This is about upper bounding Rademacher complexity by Gaussian complexity but I am only asking about a step in the proof and the actual question is not so important. A similar question was asked before about Exercise 5.5b here.

I can mostly do the proof by following the outline the instructor provided but there is one key component I don't understand.

We know $G(T) = \mathbb{E}[\text{sup}_{\theta \in T} \sum_{j=1}^{d} \theta_j w_j]$ where the $w$s are iid Gaussians. The first step involves writing $w_j = \text{sign}(w_j) \cdot \lvert w_j \rvert = \varepsilon_j \lvert w_j \rvert$ where $\varepsilon_j$ is a Rademacher variable and is independent of $\lvert w_j\rvert$. This last part is the part I am unable to convince myself of. How do we show that the absolute value and the sign of a gaussian should be independent?

The linked question has an answer that also uses this fact.

## Best Answer

This is not a special property of Gaussians:it holds for any distribution that is symmetric about zero and has zero probability of actually equaling zero.Independence can be shown (and intuited) by considering the distribution of the absolute value conditional on the sign: "symmetric about zero" means exactly the same thing as "the absolute value distribution is the same regardless of the sign." But that's precisely what independence is.

Here are plots of the density of an asymmetric distribution (at left) and the two conditional distributions of its absolute value:

The red regionat right shows the distribution of positive values: that is, it's the distribution of the absolute valuesconditionalon the sign being positive. It's the same as the graph of the positive values at left, but scaled to have a total area of $1.$The blue regionat right shows the distribution of absolute values of the negative numbers: that is, it's the distribution of the absolute values conditional on the sign beingnegative. It's the same as the graph of thenegativevalues at left, but scaled to have a total area of $1$ and reversed (because the absolute value reverses the order of negative numbers).The asymmetry is clear: because the red and blue regions do not coincide, the original distribution could not have been symmetric.

When the original distribution is symmetric,the red and blue regions overlap perfectly, merging into a common purple region, as in this figure:If you want mathematical formalism,suppose $X$ is a random variable with the given distribution. Symmetry implies that for any positive number $x,$ the chance that $X$ is in the interval $(0, x]$ -- that is, the chance that $0\lt X \le x$ -- is the same as the chance $X$ is in the reflected interval $[-x,0)$ -- that is, the chance that $x \le X \lt 0.$Let's work out the distribution of the bivariate random variable $(\operatorname{sgn}(X), |X|).$By definition, this requires us to consider chances of events of the form $\operatorname{sgn}(X)\le s\text{ and } |X| \le x.$ Because the sign can only have the values $\pm 1,$ it suffices to examine those values of $s;$ and because the absolute value is nonnegative, we only have to consider nonnegative $x.$ Under these conditions,$$\Pr(\operatorname{sgn}(X)=-1\text{ and } |X|\le x) = \Pr(X \lt 0\text{ and }-X \le x) = \Pr(-x \le X \lt 0) \tag{*}$$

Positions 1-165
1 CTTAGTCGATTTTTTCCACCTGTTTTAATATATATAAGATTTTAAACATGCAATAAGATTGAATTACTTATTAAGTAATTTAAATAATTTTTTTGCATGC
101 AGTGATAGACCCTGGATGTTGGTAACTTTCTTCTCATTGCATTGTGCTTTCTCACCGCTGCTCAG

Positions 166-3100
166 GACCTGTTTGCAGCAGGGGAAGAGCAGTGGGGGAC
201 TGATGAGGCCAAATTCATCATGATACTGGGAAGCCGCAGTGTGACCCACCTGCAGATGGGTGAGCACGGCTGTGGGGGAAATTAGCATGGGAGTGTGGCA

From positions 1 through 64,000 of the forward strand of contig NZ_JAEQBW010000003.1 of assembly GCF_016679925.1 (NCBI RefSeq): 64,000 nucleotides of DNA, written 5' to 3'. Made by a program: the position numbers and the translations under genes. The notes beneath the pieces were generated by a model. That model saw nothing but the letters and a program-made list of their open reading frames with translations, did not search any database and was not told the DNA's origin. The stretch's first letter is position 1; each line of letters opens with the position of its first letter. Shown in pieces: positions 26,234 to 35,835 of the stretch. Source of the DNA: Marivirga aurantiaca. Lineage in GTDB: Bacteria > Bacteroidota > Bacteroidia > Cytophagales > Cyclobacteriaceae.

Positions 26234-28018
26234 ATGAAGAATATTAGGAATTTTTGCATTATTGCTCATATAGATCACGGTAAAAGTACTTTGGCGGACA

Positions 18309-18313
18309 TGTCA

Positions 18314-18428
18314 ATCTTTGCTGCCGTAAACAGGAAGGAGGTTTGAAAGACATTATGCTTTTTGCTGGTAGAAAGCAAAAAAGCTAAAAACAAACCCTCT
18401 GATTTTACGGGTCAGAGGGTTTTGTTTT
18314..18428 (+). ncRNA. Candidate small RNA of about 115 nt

because $\operatorname{sgn}(X)=-1$ means $X$ is negative, equivalent to $|X|=-X.$

Similarly,

$$\Pr(\operatorname{sgn}(X)=1\text{ and } |X| \le x) = \Pr(X \gt 0\text{ and } X \le x) = \Pr(0 \lt X \le x) \tag{**}$$

because $\operatorname{sgn}(X)=1$ means $X\gt 0$ and $|X|=X.$

Since $X$ has no chance of equaling $0$ (by assumption),

$$\Pr(\operatorname{sgn}(X)=1) + \Pr(\operatorname{sgn}(X)=-1) = 1$$

and since (by symmetry) those two terms are equal,

each has probability $1/2.$By a standard formula for conditional probability, $(*)$ tells us$$\begin{aligned}\Pr(|X| \le x\mid \operatorname{sgn}(X) = -1) &= \frac{\Pr(\operatorname{sgn}(X)=-1\text{ and }|X|\le x)}{\Pr(\operatorname{sgn}(X)=-1)} \\ &= \frac{\Pr(\operatorname{sgn}(X)=-1\text{ and }|X|\le x)}{1/2} \\ &= 2\Pr(-x \le X \lt 0)\end{aligned}$$

and an identical calculation based on $(**)$ reveals

$$\Pr(|X| \le x\mid \operatorname{sgn}(X) = 1) = 2\Pr(0 \lt X \le x).$$

But, as observed at the outset, the chances $(1)$ and $(2)$ are the same by symmetry.

We have established that the conditional distribution of $|X|$ does not depend on the distribution of $\operatorname{sgn}(X)$ and that means these variables are independent.